Parentage Suits (Part II)
In our previous blog, we discussed the purpose of parentage suits in terms of legally establishing the existence of a parent-child relationship. This is important because, well, every child should have the emotional and legal benefit of knowing who both their parents are.
If you did not see that blog post, you can find it here http://bit.ly/2fjKGze.
Today I want to extend the same conversation by explaining who can file parentage suits. Because believe it or not, the child can be one of those people.
If the child is a minor, a parentage suit can be filed by:
A child can file a parentage suit, per the Texas Family Code. Of course, the minor child would need someone (a relative or someone else) who can legally act on their behalf, but it can be done. If the child is a minor or is incapacitated, the court must appoint an attorney for the child.
Pretty straight forward and self explanatory. A legal mother can file a parentage suit.
3. Man seeking adjudication of paternity
A man whose paternity is to be adjudicated can file a parentage suit. This is for any man who is alleged or alleging himself to be the father of the child.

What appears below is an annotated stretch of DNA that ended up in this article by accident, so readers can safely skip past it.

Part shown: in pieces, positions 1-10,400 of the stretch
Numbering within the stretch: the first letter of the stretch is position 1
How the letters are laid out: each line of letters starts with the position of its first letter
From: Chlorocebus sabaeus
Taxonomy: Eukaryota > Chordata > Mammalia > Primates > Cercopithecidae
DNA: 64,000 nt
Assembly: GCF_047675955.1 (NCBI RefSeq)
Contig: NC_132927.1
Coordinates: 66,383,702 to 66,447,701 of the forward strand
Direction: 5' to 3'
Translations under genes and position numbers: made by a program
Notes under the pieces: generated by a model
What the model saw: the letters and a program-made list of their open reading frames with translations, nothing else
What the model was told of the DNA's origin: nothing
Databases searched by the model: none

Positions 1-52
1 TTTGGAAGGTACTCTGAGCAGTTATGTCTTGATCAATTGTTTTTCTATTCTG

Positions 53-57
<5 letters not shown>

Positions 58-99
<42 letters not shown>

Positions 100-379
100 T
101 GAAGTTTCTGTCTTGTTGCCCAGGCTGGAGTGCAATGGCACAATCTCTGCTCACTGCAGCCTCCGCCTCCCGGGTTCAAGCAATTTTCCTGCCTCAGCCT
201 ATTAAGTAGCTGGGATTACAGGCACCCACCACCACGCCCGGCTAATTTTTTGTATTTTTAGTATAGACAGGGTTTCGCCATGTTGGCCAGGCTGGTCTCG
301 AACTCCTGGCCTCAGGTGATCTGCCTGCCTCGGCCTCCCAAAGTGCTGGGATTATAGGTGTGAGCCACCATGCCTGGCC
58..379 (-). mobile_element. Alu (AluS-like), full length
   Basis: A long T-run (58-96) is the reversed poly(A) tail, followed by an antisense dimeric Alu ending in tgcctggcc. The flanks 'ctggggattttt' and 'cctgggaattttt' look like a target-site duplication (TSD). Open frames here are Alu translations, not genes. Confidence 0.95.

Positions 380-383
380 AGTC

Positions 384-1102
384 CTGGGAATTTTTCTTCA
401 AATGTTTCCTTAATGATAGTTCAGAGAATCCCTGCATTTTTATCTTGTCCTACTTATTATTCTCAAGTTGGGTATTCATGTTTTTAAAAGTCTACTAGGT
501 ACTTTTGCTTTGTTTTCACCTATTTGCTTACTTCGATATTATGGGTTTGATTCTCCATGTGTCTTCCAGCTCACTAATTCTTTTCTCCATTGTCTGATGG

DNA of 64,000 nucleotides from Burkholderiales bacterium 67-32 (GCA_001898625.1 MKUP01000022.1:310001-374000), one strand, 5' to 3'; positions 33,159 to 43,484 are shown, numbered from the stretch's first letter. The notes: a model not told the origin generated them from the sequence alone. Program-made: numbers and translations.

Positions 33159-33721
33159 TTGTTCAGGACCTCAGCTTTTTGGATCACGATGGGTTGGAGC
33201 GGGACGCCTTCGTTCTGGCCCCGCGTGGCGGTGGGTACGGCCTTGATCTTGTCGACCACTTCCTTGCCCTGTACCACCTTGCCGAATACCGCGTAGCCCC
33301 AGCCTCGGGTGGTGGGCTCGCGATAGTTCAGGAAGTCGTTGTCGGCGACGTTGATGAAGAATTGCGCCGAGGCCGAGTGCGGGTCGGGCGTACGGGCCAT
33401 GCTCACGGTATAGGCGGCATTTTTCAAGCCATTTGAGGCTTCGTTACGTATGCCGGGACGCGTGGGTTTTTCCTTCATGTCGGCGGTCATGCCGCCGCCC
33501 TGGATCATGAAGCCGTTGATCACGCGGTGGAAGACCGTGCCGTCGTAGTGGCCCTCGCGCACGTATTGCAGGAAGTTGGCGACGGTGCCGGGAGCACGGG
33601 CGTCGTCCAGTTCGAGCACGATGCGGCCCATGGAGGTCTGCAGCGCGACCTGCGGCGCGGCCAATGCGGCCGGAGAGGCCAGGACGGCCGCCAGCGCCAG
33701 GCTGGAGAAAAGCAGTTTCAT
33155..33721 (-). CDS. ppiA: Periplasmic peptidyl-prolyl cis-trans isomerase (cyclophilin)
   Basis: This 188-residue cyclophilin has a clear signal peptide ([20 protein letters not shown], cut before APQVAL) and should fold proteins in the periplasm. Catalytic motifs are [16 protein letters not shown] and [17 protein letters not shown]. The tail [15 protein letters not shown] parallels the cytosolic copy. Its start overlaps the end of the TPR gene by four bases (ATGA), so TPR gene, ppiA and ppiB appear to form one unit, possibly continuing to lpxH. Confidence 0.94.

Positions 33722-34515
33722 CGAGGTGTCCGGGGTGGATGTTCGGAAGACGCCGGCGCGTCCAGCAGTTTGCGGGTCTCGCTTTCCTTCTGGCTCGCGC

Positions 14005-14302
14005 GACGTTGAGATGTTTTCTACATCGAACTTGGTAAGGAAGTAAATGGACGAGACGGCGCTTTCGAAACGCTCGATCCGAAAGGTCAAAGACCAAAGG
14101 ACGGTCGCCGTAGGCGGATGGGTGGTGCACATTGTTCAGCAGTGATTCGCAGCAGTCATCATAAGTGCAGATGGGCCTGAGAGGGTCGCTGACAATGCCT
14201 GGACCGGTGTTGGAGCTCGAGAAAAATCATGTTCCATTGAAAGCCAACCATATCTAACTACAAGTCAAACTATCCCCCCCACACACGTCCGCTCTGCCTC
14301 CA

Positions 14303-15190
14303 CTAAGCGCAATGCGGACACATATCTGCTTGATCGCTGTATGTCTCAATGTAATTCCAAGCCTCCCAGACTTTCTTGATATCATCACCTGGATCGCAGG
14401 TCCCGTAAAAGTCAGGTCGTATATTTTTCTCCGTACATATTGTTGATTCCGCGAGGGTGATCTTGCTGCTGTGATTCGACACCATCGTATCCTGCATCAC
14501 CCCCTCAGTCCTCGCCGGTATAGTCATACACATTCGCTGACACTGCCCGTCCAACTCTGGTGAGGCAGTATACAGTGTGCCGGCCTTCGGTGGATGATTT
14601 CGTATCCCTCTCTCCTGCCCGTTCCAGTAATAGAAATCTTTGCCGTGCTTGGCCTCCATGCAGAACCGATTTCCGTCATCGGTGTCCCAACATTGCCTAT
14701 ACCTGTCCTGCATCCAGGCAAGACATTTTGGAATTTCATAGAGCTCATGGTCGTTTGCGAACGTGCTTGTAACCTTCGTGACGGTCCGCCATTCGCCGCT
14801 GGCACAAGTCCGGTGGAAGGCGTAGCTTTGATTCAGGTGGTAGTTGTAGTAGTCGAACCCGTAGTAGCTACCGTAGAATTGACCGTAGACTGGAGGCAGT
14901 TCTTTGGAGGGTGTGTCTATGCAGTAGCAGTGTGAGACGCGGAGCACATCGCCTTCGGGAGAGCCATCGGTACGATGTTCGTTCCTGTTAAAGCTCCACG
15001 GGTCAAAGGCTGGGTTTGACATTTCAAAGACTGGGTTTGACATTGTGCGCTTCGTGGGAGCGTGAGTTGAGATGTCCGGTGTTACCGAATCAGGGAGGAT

4. Attorney General
One of the Attorney General’s roles is to act as the child-support-enforcement agency, can file a parentage suit. The AG also has the ability to challenge the validity of genetic testing in a parentage suit.
5. Adoption or child-placing agency
Must be an authorized adoption agency to file a suit.
6. Personal representative
The personal representative of a minor, incapacitated or deceased person can file a parentage suit on that person’s behalf.
7. Relative of deceased mother
A person related to the mother within the second degree of consanguinity (in other words, a mother’s parents, children, brothers, sisters, grandparents and grandchildren) can file a parentage suit.
8. Intended parent under gestational agreement
Per the Texas Family Code, intended parents are individuals who enter into an agreement providing that they will be the parents of a child born to a gestational mother by means of assisted reproduction, regardless of whether either individual has a genetic relationship with the child.
9. Signatory to acknowledgement or denial
This is someone who wishes to challenge an acknowledgement or denial of a paternity suit.
10. Father of assisted reproduction
Similar to the standards set forth above by those parents involved in a gestational agreement.
Meanwhile, if a child is considered by law to be an adult, but does not have a presumed, acknowledged, or adjudicated father, a parentage suit can be filed only by the adult child. If that same child does have a presumed, acknowledged, or adjudicated father, any person with standing to file a parentage suit can legally do so.
Did you find this topic helpful? If you did not, or you simply have additional questions, please give our knowledgeable staff at Nelson Law Group, PC a call. Our staff is always available.